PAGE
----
Late as usual, I’ve got a ghost story for you. It’s about a dead poet, two local authors, and their brush with the supernatural. And I swear, I’m only exaggerating a little bit.
Instead of a dark and stormy night, this tale begins on a bright and blustery morning. Jacqueline Jackson was putting her trash out by the curb when a gust of wind blew something out of one bag. Not wanting to litter, she chased the scrap down and, to her great surprise, discovered it was an old envelope with the return address of famed Springfield poet Vachel Lindsay.
Figuring that where there’s an envelope, there’s got to be a letter, Jackie hauled the sack back inside. But if you assume she immediately sat down and started going through the bag, well, you don’t know Jackie.
“You would think that would’ve sent me to looking through the bag,” she admits. “But my life was very tight.”
A retired English professor, prolific memoirist, and our poet-in-residence at Illinois Times, Jackie is the kind of person who always has an armload of projects going. Her life is perpetually “very tight,” partly because she spends so much of it befriending, mentoring, and nursemaiding other writers. In fact, the bag from which the Lindsay envelope flew came from an elderly friend she had helped take care of — Elizabeth Graham, who had taught English at Springfield High School.
The bag appeared to contain mementos from by a bygone group called the SHS Scribblers Club. When Graham died in the mid-1980s, the bag (along with a seemingly infinite supply of gift wrap) moved from Graham’s attic to Jackie’s, where it sat until the morning she had that wild urge to put it out on the curb.
Even after she found the envelope, Jackie simply hauled the bag back up to her attic. Odds are, it would have languished there as item no. 2,932 on Jackie’s to-do list, were it not for supernatural intervention.
That came last summer in the form of a phone call from Jackie’s friend and fellow writer, Carol Manley. Carol’s sister and brother-in-law were in town from Kenya for a visit, and Carol was looking for a way to entertain them.
“They’re missionaries,” Carol explains. “You don’t want to find yourself in a situation where they have nothing to talk about except your eternal soul.”
One interest Carol and her sister still shared was poetry. They both had fond memories of a little anthology their mother had read to them called Silver Pennies. Some of the poems in that collection were written by Vachel Lindsay.
“Even now, on a clear night, I still say, ‘The moon’s the North Wind’s cooky. He bites it day by day,’ ” Carol says. Other Lindsay poems in the book stuck with her because they were just . . . odd. The Potatoes’ Dance, for example, is a long and repetitive rhythmic chant about an Irish lady who animates spuds. It ends mournfully, as the lady cruelly deserts the lone sweet potato after dancing with him all night.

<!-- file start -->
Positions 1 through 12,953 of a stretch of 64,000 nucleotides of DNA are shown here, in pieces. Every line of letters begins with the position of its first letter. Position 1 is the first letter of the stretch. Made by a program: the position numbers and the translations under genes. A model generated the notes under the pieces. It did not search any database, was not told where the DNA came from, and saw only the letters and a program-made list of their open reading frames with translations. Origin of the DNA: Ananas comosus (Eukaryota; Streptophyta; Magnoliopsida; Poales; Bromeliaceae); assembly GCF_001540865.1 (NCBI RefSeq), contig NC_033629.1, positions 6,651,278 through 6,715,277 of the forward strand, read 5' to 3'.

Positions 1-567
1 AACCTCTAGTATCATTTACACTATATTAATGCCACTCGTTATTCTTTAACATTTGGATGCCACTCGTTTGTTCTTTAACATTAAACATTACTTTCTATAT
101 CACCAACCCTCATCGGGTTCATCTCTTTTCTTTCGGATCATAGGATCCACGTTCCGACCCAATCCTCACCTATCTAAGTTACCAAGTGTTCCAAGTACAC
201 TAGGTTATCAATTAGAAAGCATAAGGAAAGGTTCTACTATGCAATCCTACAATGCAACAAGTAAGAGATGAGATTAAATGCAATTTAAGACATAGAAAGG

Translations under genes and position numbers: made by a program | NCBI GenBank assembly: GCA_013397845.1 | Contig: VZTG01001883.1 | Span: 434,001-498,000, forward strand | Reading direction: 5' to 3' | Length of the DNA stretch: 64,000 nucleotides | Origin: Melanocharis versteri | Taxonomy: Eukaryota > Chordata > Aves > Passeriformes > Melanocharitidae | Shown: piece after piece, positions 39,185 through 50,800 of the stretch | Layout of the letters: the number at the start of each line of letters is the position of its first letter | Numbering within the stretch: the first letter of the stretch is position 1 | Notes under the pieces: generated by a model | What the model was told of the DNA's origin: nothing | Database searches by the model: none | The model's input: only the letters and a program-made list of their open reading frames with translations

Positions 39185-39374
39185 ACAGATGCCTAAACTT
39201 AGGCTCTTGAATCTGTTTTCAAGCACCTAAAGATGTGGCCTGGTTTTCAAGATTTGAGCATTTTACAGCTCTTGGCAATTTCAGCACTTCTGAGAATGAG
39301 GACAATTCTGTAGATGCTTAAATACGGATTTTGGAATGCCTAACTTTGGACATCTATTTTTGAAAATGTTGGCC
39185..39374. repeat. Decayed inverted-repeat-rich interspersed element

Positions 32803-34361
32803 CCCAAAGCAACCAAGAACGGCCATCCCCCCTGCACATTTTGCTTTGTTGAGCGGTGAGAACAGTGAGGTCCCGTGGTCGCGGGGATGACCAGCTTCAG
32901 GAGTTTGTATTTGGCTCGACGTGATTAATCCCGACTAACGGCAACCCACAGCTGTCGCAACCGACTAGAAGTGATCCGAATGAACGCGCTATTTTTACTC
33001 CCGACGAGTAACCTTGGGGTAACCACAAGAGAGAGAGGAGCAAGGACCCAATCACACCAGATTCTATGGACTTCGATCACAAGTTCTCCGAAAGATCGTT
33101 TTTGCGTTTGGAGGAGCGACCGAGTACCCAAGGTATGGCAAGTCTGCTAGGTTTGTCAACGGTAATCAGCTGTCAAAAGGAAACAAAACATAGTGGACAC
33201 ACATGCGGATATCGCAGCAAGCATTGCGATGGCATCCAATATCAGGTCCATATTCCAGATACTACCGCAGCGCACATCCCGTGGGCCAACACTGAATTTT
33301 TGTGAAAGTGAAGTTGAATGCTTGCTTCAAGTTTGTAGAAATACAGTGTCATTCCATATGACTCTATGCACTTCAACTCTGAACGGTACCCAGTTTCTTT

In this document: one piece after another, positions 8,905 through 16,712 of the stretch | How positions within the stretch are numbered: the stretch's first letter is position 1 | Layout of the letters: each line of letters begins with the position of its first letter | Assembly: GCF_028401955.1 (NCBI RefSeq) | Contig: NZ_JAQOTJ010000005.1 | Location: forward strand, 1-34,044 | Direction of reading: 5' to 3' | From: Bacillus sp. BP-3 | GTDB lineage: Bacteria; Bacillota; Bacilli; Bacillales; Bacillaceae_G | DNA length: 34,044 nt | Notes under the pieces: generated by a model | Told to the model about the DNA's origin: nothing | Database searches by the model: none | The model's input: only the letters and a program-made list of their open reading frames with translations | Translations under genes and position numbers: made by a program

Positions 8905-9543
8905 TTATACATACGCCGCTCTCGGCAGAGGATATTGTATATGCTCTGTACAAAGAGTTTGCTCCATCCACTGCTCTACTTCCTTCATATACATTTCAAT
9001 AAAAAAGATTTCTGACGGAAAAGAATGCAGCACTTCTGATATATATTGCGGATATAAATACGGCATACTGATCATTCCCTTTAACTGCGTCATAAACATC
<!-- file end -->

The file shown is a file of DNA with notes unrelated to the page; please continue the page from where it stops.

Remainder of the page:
Alas, he wasn’t Irish
So when she flew away
They threw him in the coal bin
And there he is to-day
Where they cannot hear his sighs
And his weeping for the lady,
The glorious Irish lady,
The beauteous Irish lady,
Who Gives Potatoes Eyes.
Carol is the first to admit it’s not one of Lindsay’s better-known works. “I don’t know that anybody’s written a master’s thesis on it,” she says dryly. “It seems to be about a forbidden love type of thing. Perhaps this is a digression?”
OK, she’s right. Back to the ghost story.
Jackie was spending the summer in Vermont. Carol, who has a key to Jackie’s house, called her to ask about that sack of stuff. Using a flashlight and a cell phone, Carol and her sister went into the attic — and this time, it really was a dark and stormy night — while Jackie directed them straight to the sack. They took it home and sifted through pounds of paper, mostly articles cut from magazines, pasted on colored stock and fastened together with prongs. But near the bottom, Carol discovered another Lindsay envelope — this time with a letter inside.
It was addressed to Susan Wilcox, his SHS English teacher and lifelong mentor and friend. She had apparently sent Lindsay a copy of The Venture, a little literary magazine published by her students in 1928. Lindsay had responded with glowing praise.
“Anything you do like this is well done and greatly done, and I step right into the magazine myself when I see it,” he wrote.
Today, the letter will be officially presented to Springfield High School. Jackie promises the ceremony will include a performance of The Potatoes’ Dance. Saturday, the Vachel Lindsay House (603 S. Fifth St.) will host a birthday party for the poet from 11 a.m. to 4 p.m., with cake, poetry, and tours of the home all offered free of charge.
All this fanfare aside, the payoff for Carol came the very night she found the letter. “I managed to not get saved,” she quips. “Dodged that bullet again.”
Contact Dusty Rhodes at email@example.com.